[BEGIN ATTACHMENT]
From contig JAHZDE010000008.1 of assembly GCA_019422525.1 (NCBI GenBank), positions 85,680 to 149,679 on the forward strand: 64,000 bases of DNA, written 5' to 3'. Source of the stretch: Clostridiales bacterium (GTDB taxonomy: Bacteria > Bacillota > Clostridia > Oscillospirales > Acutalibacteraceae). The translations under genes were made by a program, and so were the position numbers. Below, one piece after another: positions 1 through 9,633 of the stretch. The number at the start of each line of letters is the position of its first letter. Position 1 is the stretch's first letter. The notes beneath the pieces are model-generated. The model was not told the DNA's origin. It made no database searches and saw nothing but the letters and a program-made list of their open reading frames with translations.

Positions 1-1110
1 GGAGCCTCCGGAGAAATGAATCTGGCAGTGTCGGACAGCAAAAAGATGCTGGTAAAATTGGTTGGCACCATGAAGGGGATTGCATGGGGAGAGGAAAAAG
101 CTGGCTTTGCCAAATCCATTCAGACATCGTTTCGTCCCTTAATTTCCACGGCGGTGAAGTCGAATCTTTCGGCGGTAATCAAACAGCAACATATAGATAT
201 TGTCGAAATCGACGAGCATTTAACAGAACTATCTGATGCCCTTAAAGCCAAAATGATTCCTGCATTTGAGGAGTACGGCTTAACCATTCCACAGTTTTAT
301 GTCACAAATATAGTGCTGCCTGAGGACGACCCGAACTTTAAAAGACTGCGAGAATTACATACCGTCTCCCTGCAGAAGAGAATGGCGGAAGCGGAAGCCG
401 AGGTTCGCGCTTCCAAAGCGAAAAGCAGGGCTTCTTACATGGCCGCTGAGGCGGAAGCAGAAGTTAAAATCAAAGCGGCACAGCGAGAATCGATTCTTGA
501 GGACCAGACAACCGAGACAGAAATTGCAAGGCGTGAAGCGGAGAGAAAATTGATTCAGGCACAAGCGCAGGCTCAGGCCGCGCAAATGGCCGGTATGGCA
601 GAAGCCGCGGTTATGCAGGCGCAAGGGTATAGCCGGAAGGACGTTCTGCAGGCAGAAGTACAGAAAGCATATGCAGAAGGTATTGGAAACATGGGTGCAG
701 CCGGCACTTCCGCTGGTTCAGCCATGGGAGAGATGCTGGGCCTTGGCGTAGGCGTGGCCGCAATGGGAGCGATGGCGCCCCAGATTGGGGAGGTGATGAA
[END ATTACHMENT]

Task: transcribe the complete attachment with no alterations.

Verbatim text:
From contig JAHZDE010000008.1 of assembly GCA_019422525.1 (NCBI GenBank), positions 85,680 to 149,679 on the forward strand: 64,000 bases of DNA, written 5' to 3'. Source of the stretch: Clostridiales bacterium (GTDB taxonomy: Bacteria > Bacillota > Clostridia > Oscillospirales > Acutalibacteraceae). The translations under genes were made by a program, and so were the position numbers. Below, one piece after another: positions 1 through 9,633 of the stretch. The number at the start of each line of letters is the position of its first letter. Position 1 is the stretch's first letter. The notes beneath the pieces are model-generated. The model was not told the DNA's origin. It made no database searches and saw nothing but the letters and a program-made list of their open reading frames with translations.

Positions 1-1110
1 GGAGCCTCCGGAGAAATGAATCTGGCAGTGTCGGACAGCAAAAAGATGCTGGTAAAATTGGTTGGCACCATGAAGGGGATTGCATGGGGAGAGGAAAAAG
101 CTGGCTTTGCCAAATCCATTCAGACATCGTTTCGTCCCTTAATTTCCACGGCGGTGAAGTCGAATCTTTCGGCGGTAATCAAACAGCAACATATAGATAT
201 TGTCGAAATCGACGAGCATTTAACAGAACTATCTGATGCCCTTAAAGCCAAAATGATTCCTGCATTTGAGGAGTACGGCTTAACCATTCCACAGTTTTAT
301 GTCACAAATATAGTGCTGCCTGAGGACGACCCGAACTTTAAAAGACTGCGAGAATTACATACCGTCTCCCTGCAGAAGAGAATGGCGGAAGCGGAAGCCG
401 AGGTTCGCGCTTCCAAAGCGAAAAGCAGGGCTTCTTACATGGCCGCTGAGGCGGAAGCAGAAGTTAAAATCAAAGCGGCACAGCGAGAATCGATTCTTGA
501 GGACCAGACAACCGAGACAGAAATTGCAAGGCGTGAAGCGGAGAGAAAATTGATTCAGGCACAAGCGCAGGCTCAGGCCGCGCAAATGGCCGGTATGGCA
601 GAAGCCGCGGTTATGCAGGCGCAAGGGTATAGCCGGAAGGACGTTCTGCAGGCAGAAGTACAGAAAGCATATGCAGAAGGTATTGGAAACATGGGTGCAG
701 CCGGCACTTCCGCTGGTTCAGCCATGGGAGAGATGCTGGGCCTTGGCGTAGGCGTGGCCGCAATGGGAGCGATGGCGCCCCAGATTGGGGAGGTGATGAA